Big sheds, grim concrete, rusting steel, walkways painted in industrial blue. Bustling vendors in oilskins and wellington boots; porters scudding around on motorised carts. Polystyrene confetti, puddles of melted ice. Stacked crates. Reefer trucks. Everything, in short, you would expect of a municipal fish market, right down to the smell.
But it is not just any municipal fish market: it is Tsukiji Fish Market, by common consent one of Tokyo’s Must See sights. The guidebooks explain, as if with a trumpet fanfare, that it is the World’s Largest Wholesale Fish Market. What next, you might wonder: Asia’s Deepest Sewage Tunnel? Japan’s Oldest Scrapyard?
The Lonely Planet Fundamentalists are there at five in the morning, half an hour before the trains start to run, clutching guidebooks flagged up with Post-it notes as they queue in the hope of joining one of the two groups of sixty let in to watch the tuna auction.
The frozen fish are laid out on pallets. Sceptical restaurateurs peer at the eyes, lift the gills, shine their torches into cavities. The auctioneers jump up on boxes, ring handbells, doff their caps and shout and bounce excitedly, like contestants in some incomprehensible game show. Bidders raise hands casually as if acknowledging a friend, and porters hook the sold tuna and drag them away, then return for the pallets, and hose down the floor as another auction starts across the room.
After nine, when the market is quieter, tourists are allowed into the wholesale areas and march fully armed with SLR’s and telephoto lenses across the flooded cobbles, down the aisles between the stalls barricaded with teeming fish tanks and Styrofoam boxes, and stop to watch the fishmongers butchering tuna on trestle tables with knives like swords, and fire off a few shots of chopping boards dripping with blood and hoses left running and boxes stuffed with silvery bass and orangey snapper and brilliant white squid and octopus tentacles as thick as your arm and coiled eels in buckets of water. The stallholders struggle past them and ignore the staccato clicking of camera shutters and the tourists kneeling to get selfies with severed tuna heads. Mercifully there is no room for star jumps.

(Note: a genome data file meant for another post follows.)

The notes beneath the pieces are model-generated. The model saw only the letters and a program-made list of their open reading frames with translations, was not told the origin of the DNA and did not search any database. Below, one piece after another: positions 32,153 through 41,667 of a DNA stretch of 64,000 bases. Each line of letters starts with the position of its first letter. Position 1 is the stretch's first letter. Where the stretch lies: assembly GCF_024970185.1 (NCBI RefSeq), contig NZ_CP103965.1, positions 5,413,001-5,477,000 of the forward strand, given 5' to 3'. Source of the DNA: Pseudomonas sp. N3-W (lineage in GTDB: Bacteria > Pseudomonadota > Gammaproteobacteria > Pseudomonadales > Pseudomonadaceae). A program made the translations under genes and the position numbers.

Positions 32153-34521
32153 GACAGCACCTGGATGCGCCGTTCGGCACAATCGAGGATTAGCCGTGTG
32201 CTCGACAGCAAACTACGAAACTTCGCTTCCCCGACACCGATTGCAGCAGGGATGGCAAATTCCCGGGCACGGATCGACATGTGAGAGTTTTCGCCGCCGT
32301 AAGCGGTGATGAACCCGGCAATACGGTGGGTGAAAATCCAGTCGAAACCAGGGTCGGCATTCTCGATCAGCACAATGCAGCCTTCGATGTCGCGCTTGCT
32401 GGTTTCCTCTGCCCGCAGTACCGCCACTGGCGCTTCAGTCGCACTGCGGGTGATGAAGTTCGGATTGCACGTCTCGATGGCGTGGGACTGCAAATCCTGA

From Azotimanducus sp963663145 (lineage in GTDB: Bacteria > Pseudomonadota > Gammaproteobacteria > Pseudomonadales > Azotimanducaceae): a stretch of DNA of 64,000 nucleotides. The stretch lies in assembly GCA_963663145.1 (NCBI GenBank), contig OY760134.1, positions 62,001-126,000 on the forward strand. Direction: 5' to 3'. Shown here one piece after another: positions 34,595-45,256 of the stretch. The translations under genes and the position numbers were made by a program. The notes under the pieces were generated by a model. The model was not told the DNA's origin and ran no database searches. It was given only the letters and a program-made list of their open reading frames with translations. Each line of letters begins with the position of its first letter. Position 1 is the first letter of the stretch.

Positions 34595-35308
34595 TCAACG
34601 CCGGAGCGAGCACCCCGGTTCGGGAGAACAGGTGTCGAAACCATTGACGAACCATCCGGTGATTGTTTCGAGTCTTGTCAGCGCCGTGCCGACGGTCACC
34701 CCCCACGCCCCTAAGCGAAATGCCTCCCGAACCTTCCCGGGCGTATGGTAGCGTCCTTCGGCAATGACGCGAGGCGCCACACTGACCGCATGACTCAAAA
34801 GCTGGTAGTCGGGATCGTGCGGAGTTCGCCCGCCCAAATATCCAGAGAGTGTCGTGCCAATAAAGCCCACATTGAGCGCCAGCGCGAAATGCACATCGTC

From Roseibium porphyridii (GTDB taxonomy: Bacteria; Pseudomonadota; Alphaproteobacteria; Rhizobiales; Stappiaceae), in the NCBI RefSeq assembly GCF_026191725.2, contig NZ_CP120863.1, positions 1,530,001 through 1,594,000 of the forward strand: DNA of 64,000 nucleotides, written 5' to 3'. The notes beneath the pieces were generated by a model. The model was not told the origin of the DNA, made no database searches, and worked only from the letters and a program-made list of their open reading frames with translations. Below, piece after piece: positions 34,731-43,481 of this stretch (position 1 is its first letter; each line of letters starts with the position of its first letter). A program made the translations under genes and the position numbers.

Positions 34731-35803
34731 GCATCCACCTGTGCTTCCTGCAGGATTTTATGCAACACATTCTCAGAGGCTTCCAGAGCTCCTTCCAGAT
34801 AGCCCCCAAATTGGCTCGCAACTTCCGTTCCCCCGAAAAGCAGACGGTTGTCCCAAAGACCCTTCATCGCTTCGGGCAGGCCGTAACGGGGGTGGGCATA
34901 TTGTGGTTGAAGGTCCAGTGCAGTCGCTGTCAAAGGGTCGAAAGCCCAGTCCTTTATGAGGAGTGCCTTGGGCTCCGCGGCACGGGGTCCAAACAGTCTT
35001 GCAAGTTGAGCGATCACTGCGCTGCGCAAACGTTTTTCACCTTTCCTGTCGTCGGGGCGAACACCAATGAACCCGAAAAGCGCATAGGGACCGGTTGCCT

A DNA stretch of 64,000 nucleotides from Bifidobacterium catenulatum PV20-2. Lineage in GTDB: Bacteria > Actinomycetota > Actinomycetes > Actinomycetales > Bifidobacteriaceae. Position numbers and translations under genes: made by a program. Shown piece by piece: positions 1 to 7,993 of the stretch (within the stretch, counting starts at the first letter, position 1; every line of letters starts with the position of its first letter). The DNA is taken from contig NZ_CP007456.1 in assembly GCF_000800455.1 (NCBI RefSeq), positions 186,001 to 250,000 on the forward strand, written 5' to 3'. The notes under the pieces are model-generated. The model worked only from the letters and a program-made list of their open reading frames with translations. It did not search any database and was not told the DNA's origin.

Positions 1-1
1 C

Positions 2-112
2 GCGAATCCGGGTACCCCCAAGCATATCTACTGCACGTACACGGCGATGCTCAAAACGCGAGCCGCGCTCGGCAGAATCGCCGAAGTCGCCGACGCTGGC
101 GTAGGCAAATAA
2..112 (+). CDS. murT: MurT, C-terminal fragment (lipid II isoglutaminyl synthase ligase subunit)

It is an improbable tourist attraction, but compelling.
By eleven, the vendors start to pack up and close their stalls and the tourists put their cameras away and join the queues outside the sushi restaurants, where they stand for an hour or two or three and some get bored and peel off to browse the stalls selling knives and pans and bags of dried fish, and the door occasionally slides open and the tourists look briefly hopeful until it slides shut again. There is room inside, at a squeeze, for around a dozen at the bar and tables. The sushi chefs work centre stage, slicing, moulding, plating up; another, stage right, stirs a vat of rice with a paddle.
“How fresh is the fish?” someone behind me in the queue asked a regular. “Well, it was swimming an hour ago,” came the reply.
© Richard Senior 2015